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An investigation into the relationships among middle school teachers' beliefs about collaboration, their perceptions of formative assessment, and selected teacher characteristics

ProQuest Dissertations and Theses, 2011
Dissertation
Author: Liz R Baynard
Abstract:
The purpose of this descriptive study is to examine the relationships among middle school teachers' beliefs about collaboration, their rationale for using common formative assessments, and selected teacher characteristics that might help explain these beliefs and rationale. Previous research separately shows that collaboration and formative assessment practices each influence higher student achievement. Previous research also suggests that these practices are underused and usually not connected programmatically. This study aims to understand the gap between research supported education theory and classroom teaching practices. A parallel mixed methods design that merges interview data and survey data was used for this study. Seventy-six middle school teachers from two middle schools were purposefully selected to complete an online survey about teacher characteristics, collaboration, and common formative assessments. The school sites were selected because they have a mandate that requires teachers to use common formative assessments and to collaborate regularly in professional learning communities (PLCs), thereby ensuring that the participants have experience with the practices being examined. The findings indicate that teachers believe collaboration benefits instruction and assessment informs instruction. The findings suggest that age might play a role in the relationship between teacher beliefs and assessment. They also suggest that the degree to which teachers get along with each other influences the success of a collaborative group and that collaboration is not limited to structured meetings.

TABLE OF CONTENTS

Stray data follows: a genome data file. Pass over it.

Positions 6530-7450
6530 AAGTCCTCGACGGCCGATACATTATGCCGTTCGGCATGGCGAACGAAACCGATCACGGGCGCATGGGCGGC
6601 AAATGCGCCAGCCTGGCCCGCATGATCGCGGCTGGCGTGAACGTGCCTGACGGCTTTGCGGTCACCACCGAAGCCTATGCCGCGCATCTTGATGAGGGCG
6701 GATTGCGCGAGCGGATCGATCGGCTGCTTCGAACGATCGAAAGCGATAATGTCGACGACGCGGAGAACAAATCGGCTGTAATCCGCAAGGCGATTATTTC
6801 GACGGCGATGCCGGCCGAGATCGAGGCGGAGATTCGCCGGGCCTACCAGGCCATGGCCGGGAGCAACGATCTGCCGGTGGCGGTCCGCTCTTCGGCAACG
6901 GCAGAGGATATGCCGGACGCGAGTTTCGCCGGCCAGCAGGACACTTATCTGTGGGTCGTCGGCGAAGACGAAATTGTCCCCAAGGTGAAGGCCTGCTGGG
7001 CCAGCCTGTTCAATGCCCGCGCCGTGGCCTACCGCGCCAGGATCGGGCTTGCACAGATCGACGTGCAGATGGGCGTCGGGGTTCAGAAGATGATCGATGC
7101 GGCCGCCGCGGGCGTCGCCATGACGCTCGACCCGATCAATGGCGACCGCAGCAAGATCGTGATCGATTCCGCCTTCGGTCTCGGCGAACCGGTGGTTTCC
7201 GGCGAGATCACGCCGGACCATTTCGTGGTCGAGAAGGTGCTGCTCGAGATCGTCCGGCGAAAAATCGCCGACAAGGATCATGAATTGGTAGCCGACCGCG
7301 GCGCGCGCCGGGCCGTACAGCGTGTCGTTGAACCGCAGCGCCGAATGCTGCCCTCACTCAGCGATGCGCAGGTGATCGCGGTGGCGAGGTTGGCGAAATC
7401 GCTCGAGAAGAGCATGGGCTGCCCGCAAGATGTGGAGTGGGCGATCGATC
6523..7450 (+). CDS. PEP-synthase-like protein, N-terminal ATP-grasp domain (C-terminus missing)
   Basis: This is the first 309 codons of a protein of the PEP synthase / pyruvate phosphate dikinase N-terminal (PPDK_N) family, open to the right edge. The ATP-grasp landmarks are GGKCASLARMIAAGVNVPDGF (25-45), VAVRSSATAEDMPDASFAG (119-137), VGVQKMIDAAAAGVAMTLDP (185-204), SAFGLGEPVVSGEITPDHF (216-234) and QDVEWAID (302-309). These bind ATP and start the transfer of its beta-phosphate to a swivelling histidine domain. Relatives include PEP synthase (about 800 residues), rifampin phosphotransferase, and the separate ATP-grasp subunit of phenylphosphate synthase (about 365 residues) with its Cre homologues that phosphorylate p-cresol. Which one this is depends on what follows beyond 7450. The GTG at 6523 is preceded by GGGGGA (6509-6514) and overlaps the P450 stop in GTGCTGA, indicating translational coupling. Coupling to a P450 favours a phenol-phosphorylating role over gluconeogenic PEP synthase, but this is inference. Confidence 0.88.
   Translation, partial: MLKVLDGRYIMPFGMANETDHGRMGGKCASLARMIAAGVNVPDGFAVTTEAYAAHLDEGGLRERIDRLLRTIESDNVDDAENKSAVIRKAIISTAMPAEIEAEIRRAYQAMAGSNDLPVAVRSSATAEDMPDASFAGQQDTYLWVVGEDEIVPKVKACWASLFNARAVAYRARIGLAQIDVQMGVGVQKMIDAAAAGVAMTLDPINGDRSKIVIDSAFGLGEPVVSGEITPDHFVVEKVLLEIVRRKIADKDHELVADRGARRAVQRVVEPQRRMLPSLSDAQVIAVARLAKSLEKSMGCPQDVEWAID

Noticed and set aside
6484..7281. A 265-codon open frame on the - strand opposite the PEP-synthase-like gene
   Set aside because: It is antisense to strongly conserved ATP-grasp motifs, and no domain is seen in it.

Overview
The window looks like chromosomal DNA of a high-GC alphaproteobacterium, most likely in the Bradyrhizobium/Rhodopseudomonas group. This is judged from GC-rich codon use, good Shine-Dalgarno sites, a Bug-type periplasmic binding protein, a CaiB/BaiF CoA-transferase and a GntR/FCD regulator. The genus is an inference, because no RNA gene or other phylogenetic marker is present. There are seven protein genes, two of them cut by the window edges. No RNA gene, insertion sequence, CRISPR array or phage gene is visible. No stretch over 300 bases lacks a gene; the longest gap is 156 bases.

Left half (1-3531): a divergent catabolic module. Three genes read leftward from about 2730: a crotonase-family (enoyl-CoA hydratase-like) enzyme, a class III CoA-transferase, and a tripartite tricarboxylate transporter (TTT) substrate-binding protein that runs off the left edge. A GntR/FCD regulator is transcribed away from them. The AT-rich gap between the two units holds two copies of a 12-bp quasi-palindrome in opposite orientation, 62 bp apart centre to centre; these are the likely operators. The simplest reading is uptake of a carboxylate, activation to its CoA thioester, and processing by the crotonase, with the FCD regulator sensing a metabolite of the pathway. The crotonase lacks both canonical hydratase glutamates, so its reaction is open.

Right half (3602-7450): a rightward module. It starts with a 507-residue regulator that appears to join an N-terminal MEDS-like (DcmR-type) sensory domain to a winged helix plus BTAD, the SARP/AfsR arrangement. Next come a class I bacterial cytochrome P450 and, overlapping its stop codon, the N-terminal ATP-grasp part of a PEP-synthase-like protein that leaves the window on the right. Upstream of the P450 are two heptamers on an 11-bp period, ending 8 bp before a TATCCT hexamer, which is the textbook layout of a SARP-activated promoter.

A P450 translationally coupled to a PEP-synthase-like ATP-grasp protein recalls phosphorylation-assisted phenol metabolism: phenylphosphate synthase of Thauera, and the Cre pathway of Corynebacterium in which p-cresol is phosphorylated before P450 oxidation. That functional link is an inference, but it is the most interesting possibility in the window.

Page List of Tables……………………………………………………………………………iv List of Figures. . . . . . . . . . . . . . . . . . . . . . . . . . . . . . . . . . . . . . . . . . . . . . . . . . . . . . . . . .v Abstract................................................................................................................………vi Preface. . . . . . . . . . . . . . . . . . . . . . . . . . . . . . . . . . . . . . . . . . . . . . . . . . . . . . . . . . . . .. . . 1 Chapter 1 .......................................................................................................................…4 Purpose ..................................................................................................................7 Rationale ...............................................................................................................8 Emphasis of assessment and collaboration in the standards ...............................11 Assessment and collaboration in science ............................................................12 Assessment and collaboration in English and reading ........................................14 Assessment and collaboration in social studies ..................................................15 National attention on assessment and collaboration ...........................................16 Assessment and collaboration in schools ............................................................19 Identifying a mutually beneficial situation .........................................................20 Definitions...........................................................................................................22 Chapter 2 .........................................................................................................................23 Collaboration.......................................................................................................24 Benefits of Collaboration ....................................................................................25 Sharing ................................................................................................................25 Outputs ................................................................................................................27 Environmental Factors Relating to Collaboration ..............................................29 Factors that encourage collaboration ..................................................................29 Factors that discourage collaboration .................................................................31 Time ....................................................................................................................31 Tradition ..............................................................................................................32 School culture and teacher attitudes ...................................................................33 Assessment ..........................................................................................................35 Diagnostic assessment ........................................................................................35 Formative assessment .........................................................................................36 Feedback .............................................................................................................37 Frequency of assessment.....................................................................................39 Grading practices ................................................................................................40 Formative Assessment Examples .......................................................................40 Formative Assessment Benefits ..........................................................................42 Factors Related to Formative Assessment ..........................................................43